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How fit were public services for coronavirus?

Failures in planning and funding cuts meant public services were not well prepared to handle the coronavirus crisis.

Coronavirus testing

Failures in planning and funding cuts meant public services were not well prepared to handle the coronavirus crisis.

This report, produced in partnership with the Chartered Institute for Public Finance and Accountancy, sets out an assessment of how prepared and resilient public services, such as the NHS, schools and the police, were for the pandemic.

The report’s ‘fitness ratings’ chart shows important gaps in emergency plans, with the government failing to learn lessons from Exercise Cygnus, the last major exercise to prepare for a pandemic. Public services have also been constrained by a decade of budget pressure in which their scope and quality declined, staff became more stretched, buildings weren’t maintained, and vital equipment went unbought.

While all services benefited from the existence of emergency plans and command structures, these varied greatly in detail, focus and adaptability. The report says serious questions must be answered about whether these services could and should have been better prepared and more resilient.

It found that:

  • Government plans were too focused on a flu pandemic, with not enough attention paid to the possibility of other types of pandemic.
  • Good planning ensured that hospitals could respond well to the first wave, but high staff vacancies and a maintenance backlog will make it far harder to restart routine services.
  • Adult social care services struggled because of poor quality national plans, weak communication between Whitehall and local government, and the large number of care homes.
  • Police and prison services had experience of handling emergencies, but underinvestment in buildings and ICT meant the criminal justice system, particularly in criminal courts and prisons, struggled to respond.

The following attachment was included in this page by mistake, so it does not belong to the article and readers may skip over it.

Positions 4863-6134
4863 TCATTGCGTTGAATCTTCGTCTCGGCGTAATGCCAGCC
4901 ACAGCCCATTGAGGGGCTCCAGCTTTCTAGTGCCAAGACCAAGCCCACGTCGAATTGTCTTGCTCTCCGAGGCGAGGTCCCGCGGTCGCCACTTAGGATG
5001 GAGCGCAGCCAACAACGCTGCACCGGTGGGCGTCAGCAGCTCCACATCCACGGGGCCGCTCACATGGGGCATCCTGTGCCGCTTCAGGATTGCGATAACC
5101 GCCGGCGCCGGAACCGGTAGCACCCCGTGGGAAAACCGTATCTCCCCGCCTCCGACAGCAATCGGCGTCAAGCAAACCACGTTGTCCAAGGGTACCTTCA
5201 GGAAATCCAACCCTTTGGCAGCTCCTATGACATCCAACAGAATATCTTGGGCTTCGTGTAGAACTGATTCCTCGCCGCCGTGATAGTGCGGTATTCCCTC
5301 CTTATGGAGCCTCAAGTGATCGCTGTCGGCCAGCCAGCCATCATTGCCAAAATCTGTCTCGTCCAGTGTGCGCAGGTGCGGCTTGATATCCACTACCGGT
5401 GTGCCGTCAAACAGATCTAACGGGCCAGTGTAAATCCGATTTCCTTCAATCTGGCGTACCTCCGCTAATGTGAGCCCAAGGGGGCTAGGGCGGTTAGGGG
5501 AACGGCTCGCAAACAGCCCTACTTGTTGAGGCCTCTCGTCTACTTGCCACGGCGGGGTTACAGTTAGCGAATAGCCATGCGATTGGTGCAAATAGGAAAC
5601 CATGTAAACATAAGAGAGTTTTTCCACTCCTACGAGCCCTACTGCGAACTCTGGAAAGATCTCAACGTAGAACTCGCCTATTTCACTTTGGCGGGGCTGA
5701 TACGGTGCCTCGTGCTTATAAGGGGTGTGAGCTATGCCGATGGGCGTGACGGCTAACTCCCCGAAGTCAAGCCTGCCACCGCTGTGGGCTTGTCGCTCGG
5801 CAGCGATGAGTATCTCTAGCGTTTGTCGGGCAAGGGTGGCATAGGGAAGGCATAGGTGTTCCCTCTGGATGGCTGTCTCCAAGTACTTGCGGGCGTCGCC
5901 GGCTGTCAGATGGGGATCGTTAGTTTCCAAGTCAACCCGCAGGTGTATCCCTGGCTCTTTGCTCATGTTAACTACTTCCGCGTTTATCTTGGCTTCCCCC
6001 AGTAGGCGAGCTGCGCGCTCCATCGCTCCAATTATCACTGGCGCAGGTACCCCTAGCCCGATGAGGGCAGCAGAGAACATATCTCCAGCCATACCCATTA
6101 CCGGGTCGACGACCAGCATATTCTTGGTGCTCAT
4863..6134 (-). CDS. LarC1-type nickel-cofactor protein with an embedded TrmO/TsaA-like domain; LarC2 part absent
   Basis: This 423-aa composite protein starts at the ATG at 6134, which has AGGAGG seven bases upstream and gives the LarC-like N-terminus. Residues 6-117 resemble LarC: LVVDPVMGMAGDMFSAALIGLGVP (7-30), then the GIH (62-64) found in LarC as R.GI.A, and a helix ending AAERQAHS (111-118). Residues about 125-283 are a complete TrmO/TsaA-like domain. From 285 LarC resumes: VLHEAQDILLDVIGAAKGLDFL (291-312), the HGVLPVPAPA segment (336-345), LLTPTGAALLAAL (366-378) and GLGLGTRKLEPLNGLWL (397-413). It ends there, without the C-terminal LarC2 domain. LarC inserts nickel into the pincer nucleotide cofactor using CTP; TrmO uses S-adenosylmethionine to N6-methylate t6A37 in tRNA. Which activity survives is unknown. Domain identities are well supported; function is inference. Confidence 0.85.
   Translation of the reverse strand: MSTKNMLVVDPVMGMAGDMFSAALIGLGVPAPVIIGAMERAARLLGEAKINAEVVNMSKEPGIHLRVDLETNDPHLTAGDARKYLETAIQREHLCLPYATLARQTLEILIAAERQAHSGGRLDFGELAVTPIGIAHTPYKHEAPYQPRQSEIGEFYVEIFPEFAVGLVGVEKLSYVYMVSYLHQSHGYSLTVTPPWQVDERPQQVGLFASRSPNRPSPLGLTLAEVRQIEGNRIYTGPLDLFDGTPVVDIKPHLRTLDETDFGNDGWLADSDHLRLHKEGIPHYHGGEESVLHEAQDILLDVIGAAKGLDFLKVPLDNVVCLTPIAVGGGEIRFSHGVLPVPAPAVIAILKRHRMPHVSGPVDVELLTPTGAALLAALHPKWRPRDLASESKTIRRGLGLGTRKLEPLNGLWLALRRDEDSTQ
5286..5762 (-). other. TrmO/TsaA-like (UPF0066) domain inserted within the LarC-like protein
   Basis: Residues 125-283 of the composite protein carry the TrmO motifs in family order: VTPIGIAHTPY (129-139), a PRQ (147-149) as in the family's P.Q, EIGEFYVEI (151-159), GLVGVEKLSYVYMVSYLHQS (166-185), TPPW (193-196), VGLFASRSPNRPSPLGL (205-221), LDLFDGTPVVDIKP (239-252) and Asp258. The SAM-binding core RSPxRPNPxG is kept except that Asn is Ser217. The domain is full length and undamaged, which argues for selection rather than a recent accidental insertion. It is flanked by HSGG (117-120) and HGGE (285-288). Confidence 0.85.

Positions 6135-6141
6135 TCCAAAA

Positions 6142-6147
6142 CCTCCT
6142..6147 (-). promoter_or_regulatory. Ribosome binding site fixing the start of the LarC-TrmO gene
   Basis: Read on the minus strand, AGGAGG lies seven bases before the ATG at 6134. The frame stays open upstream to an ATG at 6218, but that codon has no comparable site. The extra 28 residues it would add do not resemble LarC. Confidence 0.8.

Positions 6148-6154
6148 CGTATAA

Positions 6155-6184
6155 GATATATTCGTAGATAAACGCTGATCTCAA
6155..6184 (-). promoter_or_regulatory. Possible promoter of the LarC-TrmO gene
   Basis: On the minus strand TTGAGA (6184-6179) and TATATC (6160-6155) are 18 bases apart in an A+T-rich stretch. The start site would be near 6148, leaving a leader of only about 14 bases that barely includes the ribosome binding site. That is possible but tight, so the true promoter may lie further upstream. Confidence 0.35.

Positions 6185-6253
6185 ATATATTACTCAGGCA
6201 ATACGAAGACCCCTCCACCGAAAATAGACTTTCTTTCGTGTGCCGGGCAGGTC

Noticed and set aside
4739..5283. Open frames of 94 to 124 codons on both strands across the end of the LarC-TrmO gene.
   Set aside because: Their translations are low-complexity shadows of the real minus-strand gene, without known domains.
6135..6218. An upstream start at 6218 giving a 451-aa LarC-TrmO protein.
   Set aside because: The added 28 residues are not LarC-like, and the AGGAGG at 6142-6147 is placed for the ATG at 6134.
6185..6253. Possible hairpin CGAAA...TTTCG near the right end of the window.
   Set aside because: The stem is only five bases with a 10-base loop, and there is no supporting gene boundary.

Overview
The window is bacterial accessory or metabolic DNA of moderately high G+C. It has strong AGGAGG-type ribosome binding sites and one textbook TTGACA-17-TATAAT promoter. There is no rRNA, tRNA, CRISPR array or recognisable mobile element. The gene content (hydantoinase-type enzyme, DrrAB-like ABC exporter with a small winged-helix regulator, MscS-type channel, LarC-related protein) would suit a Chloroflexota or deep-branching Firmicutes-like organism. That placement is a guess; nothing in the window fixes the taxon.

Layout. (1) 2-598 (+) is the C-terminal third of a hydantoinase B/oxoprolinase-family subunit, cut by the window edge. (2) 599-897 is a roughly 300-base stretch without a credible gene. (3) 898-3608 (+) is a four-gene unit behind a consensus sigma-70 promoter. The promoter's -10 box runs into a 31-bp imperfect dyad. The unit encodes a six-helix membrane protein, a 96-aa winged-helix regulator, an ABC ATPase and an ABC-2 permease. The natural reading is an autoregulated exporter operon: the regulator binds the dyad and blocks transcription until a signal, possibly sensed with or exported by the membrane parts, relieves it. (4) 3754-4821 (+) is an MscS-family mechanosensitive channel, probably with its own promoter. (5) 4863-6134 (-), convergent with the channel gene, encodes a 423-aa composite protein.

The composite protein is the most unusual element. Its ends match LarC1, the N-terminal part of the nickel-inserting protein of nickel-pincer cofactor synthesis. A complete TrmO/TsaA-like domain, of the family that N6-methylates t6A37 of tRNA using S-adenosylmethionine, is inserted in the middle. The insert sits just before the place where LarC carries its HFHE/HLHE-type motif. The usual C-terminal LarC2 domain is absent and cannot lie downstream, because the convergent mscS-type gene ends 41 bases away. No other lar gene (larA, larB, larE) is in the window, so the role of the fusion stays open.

• However, planning for a no-deal Brexit in 2019 meant the Department of Health and Social Care had a greater understanding of how supply chains would be disrupted in a pandemic and had improved its stockpiles of some drugs.

The report recommends that:

  • The government ought to conduct more regular pandemic planning exercises, with key ministers such as the prime minister and health secretary taking part within six months of taking office.
  • Government departments, agencies, local authorities, police forces, NHS bodies and other providers of public services must publish their plans for dealing with emergencies and should report annually on progress implementing the key findings from planning exercises.
  • Select committees scrutinise departmental plans for emergencies and hold government to account for resolving shortcomings identified in major exercises.
  • The government must analyse the resilience of public services when making spending decisions, including an assessment of the ability of staffing, equipment and buildings to cope with scenarios identified in emergency plans.
  • Government departments and agencies should maintain an updated list of trained reserves, recent leavers and volunteers who can be quickly deployed in an emergency.
  • Government departments should identify and fill data gaps that prevent it from making real-time assessments of demand and capacity in critical public services.

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